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November 11, 1994 - Image 13

Resource type:
Text
Publication:
The Michigan Daily, 1994-11-11

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Hockey
vs. Michigan State
Tonight, 7 p.m. (PASS)
Yost Ice Arena

Si

'TS

Women's Swimming
vs. Northwestern
Today, 3 p.m.
CanhamNatatorium

Michigan to Gopher jug
Trophy on the line tomorrow against Minnesota

By MICHAEL ROSENBERG
Daily Football Writer
When the Minnesotafootball team
takes the field at Michigan Stadium at
1 p.m. tomorrow, itwill beplaying for
the Little Brown Jug.
And not much else.
The Golden Gophers are playing
like a team on a mission - a Mormon
mission. Minnesota (1-5 Big Ten, 3-6
overall) is staring up at the rest of the
conference standings. Jim Wacker's
club has allowed over 33 points per
game in conference play.
"We're not where we want to be,"
Wacker said. "But regardless of our
record we're a pretty good football
team."
But still, a win tomorrow would
mean Minnesota can take home the
fabled Jug for the first time since 1986.
If the Golden Gophers are to have
any chance against Michigan, they'll
need a big game from Chris Darkins.
Thejuniortailbackis sixth in the nation
in rushing with 1,162 yards on 225
carries.
"Nobody in the country knows who
Chris Darkins is," Wacker says. "Next
year everybody will know who Chris
Darkins is."
Consider yourself a year ahead of
250 million people.
While Wacker has one great tail-
back, Michigan coach Gary Moeller

Regardless of our
record we're a pretty
good football team.'
- Jim Wacker
Minnesota coach
has two. Tyrone Wheatley and
TshimangaBiakabutuka will get most
ofthe carries against adefense which is
allowing 4.4 yards per rush.
But the Gopher defense is improv-
ing. Last week, it almost helped Min-
nesota upset Illinois.
"They had 23 yards rushing,"
Wacker said. "One thing our teams
generally do is bounce back. How
will we respond? I don't know. Only
one person knows and he ain't talk-
ing. We had a very aggressive de-
fense."

Aggressive is not a word normally
associated with Michigan's defense.
The Wolverines have given up over
500yards in threedifferent games this
season. They currently rank 10th in the
conference in pass defense. That could
mean trouble against Minnesota's "Air
Wacker" offense. The Gophers have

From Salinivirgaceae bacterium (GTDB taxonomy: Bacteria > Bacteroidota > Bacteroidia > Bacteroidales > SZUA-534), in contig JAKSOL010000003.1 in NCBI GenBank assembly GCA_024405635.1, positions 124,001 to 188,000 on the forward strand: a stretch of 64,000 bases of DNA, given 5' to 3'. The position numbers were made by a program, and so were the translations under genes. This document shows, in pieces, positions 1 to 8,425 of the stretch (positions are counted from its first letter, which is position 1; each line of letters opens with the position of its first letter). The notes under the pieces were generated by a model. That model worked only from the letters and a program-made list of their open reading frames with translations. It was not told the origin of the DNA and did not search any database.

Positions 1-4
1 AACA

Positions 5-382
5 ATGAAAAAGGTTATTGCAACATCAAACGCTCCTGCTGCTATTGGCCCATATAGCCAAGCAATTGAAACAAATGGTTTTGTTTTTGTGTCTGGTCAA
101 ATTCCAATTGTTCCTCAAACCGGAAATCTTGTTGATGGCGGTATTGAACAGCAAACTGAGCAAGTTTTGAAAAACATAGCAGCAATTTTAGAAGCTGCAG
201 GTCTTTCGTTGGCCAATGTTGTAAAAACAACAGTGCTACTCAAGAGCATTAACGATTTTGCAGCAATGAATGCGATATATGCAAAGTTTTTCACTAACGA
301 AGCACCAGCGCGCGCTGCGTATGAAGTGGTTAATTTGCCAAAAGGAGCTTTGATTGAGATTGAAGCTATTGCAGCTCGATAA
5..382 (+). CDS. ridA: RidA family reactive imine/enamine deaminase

attempted 313 passes, more than any
other conference team.
Minnesota will need an improved
passing attack in order to avoid a
repeat of last year, when Michigan kept
the Jug in a 58-7 rout.
Despite the apparent mismatch,
Wacker likes hisyoung team'schances.
"They're a great group of kids,"
Wacker said. "We're playing much
better football right now. The lastfour
games we lost we had more yards than
our opponent. When those kids grow
up and shave, we'll be pretty good.
Next veairwe'll hnv them ranrs"

EVAN PETRIE/Daity
Tyrone Wheatley leaps into the endzone against Minnesota last season in the Metrodome. Wheatley needs two
points to pass placekicker Mike Gillette's 307 points for first place on Michigan's all-time career points scored list.

Women's basketball picked to finish last in Big Ten

By RODERICK BEARD
Daily Basketball Writer
INDIANAPOLIS - Conference
coaches gathered to discuss their out-
looks for the season, the new postsea-
son tournament, injuries and new play-
ersatthe sixth annual Big Ten Women's
Basketball Tipoff Luncheon.
One of the main topics of discus-
sion was the postseason conference
tournament, which will be held March
3-6 at Butler University. The Big Ten
switched to the tournament format from
the double round-robin schedule, where
each team played each of the others
twice. The winner of the tournament
will receive theconference's automatic
bid to the NCAA tournament.
Now, the Pac-10 remains as the
only major conference without a

women's postseason tournament. The
Big Ten's only other tournament was
in 1981.
Coaches had mixed reviews of the
new format.
"I think it's going to be great,"
Michigan coach Trish Roberts said. "I
think it gives us something to look
forward to at the end of the year."
"I think the tournament is a tremen-
dous help for the young teams and
teams that start out injured. They jell
at mid-season, and by the end of the
season, they're really good," Purdue
coach Lin Dunn said. "It gives them a
chance to get into the tournament."
Dunn's Boilermakers, who tied for
the Big Ten championship and ad-
vanced to the Final Four, were picked
to repeat as champions by the

I think (the Big Ten
tournament) gives us
something to look
forward to at the end
of the yea r.
Trish Roberts
Michigan coach
conference's eleven coaches. Leslie
Johnson, last year's national Freshman
of the Year and a pre-season All-Big
Ten this season, will lead the team. The
Boilermakers return all of last year's
starters, and add 6-foot-6 freshman
Michele VanGorp, who can dunk, to
the mix.

Roberts' Wolverines, who were
0-18 in the Big Ten and 3-24 overall
last season, can only improve over
their last-place finish. The coaches
picked Michigan to finish last in the
conference again this year. The
Wolverines only had seven players
on their roster and lost Yeshimbra
Gray, one of their top players, to
graduation. To make matters worse,
last year's starting point guard,
sophomore Jennifer Kiefer, is out
for the season with an injury.
This year's Michigan team will fea-
ture seven true freshmen, comprising
the No.11 recruiting class in thecoun-
try, and three returning starters.
The Michigan women's basketball
team will hold a scrimmage open to the
public tonight at 7:00 at Crisler Arena.

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